Monday, March 16, 2015

The Invisible Hand—Artists Rep.—SW Portland

Addictive Power

This political drama is written by Ayad Akhtar and directed by Allen Nause.  It is playing at their space at SW Alder St. & 16th Ave. through April 5th.  For more information, go to their site at www.artistsrep.org  or call 503-241-1278.

Addiction is a powerful, driving force.  Whether it’s addiction to drugs, to religion, to electronics, to gambling, to power or to money, it can easily become an all-consuming obsession.  Once you have tasted the fruits of its tree, it can burrow its roots into you and control you.  Much of it has to do with an individual’s pursuit of his own self-interest, often without regard for the consequences to others.

An invisible hand or shadow force seems to take over at some point in this drive for…more…of whatever it’s offering.  It has often been alluded to that, especially in the film Network, countries are not really ruled by individual leaders but by world-wide conglomerates that pull the strings, mainly through money, for their own self-interests in controlling the world.  And the rest of us are merely puppets to their whims.

It is a frightening thought and this play, in some respects, explores such a dilemma.  If an individual could predict or control future events for his own gain, then the world is truly his oyster.  Nick Bright (Connor Toms) is a mid-level stock trader at a firm in Pakistan.  He is kidnapped, perhaps mistakenly, for ransom by a shadow organization in this country.  The leader of this movement is Imam Saleem (William Ontiveros) who wants 10 million dollars from the U.S. government and/or his family for his safe return.  But the U. S. does not negotiate with terrorists and his family can’t raise any more the 3 million, so they seem to be at an impasse.

But Nick has an alternate solution, which meets with some interest from two of Imam’s minions, Bashir (Imran Sheikh) and Dar (John San Nicolas).  Being a stock trader, Nick proposes that he can raise that kind of money, and more, for them through the Market.  This odd grouping seems to reach an uneasy truce as he teaches Bashir, a London-born revolutionary, the secrets of the Stock Market.  But, teacher beware, of educating an innocent into the wiles of the world, for you may have created a monster.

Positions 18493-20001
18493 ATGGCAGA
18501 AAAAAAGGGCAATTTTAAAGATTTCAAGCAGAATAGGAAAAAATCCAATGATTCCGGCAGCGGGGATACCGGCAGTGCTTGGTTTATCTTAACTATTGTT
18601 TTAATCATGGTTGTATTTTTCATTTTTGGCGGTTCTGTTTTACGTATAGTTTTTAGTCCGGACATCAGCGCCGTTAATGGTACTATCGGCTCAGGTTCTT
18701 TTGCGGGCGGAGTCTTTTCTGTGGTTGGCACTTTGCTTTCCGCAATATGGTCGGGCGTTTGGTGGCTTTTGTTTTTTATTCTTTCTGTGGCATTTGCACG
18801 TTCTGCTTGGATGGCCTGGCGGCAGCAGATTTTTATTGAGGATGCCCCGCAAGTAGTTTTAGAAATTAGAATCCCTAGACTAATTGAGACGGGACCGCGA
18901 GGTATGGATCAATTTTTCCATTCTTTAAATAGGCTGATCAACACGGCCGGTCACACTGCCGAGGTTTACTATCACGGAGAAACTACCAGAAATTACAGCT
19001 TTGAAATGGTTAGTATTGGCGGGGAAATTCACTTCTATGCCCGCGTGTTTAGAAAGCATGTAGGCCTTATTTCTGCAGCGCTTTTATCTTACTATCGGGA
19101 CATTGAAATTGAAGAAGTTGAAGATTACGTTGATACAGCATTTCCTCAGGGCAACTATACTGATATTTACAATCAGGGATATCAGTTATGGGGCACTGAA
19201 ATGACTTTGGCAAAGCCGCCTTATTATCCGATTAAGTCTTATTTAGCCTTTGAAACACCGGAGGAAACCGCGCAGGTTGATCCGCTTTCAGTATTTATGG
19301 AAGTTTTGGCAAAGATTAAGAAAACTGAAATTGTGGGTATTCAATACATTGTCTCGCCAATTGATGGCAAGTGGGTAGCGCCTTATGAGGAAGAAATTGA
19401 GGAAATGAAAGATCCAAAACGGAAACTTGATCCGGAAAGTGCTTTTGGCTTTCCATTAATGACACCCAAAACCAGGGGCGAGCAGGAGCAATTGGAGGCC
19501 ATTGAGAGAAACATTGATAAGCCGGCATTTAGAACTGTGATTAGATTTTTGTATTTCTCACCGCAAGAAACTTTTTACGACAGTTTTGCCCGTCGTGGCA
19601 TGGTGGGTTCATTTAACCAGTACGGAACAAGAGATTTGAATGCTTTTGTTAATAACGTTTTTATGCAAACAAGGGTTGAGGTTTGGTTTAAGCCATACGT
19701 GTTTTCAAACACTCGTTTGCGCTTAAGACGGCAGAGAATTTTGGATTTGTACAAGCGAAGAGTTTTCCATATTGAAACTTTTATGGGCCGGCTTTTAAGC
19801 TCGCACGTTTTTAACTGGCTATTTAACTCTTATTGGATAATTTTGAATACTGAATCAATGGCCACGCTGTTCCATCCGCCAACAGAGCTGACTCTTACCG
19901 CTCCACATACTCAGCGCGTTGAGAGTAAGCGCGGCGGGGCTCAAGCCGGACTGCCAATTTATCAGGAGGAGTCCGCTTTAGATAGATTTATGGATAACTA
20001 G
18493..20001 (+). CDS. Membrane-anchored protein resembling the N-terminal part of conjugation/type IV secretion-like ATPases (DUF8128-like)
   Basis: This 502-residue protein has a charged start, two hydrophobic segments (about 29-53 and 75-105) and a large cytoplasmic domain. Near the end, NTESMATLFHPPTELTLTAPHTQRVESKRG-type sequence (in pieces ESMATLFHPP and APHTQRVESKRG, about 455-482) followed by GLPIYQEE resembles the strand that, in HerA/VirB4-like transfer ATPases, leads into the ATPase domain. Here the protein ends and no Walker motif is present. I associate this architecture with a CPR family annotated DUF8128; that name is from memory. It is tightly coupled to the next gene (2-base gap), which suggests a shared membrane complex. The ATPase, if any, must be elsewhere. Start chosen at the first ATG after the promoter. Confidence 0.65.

To reveal more would be giving away plot devices, but know that it does seem to have a ring of truth about it and is very relevant to our present-day, world-wide situations.  This event happens in Pakistan, since that is familiar for the author, but it could just as easily happen elsewhere in Africa, or China, or here, or any country trying to work its way out of poverty.  The dangers of corruption and greed and exclusive, self-interested are everywhere.  Trying to better yourself should be encouraged but you should also be aware of the responsibilities and consequences of such actions, too.

Nause is an inspired director for such a play, having directed plays internationally.  And, although heady with deep ideas and words, the play has a pounding rhythm that propels it forward.  Nause, being a fine actor himself, certainly understands actors and it shows in how they approach the material, giving us glimpses, one at a time, into the terrifying momentum of the events.

The actors all give us shades of gray, as to the coloring of their characters.  Is Dar just a simple minion or can he aspire to something greater?  Is Nick simply playing for time or is he caught up in the allure of power?  Is Imam Saleem really altruistic in his dreams of a better world for his people or is he falling under the hypnotic power of greed and self-interest?  Can Bashir use his newly acquired knowledge for good or will he succumb to the “way of all flesh?”  These actors are amazing in throwing out crumbs for us to chew on without completely satisfy our hunger, and that’s as it should be.  Keep in mind, “absolute power corrupts absolutely!”

I recommend this show.  If you do see it, please tell them Dennis sent you.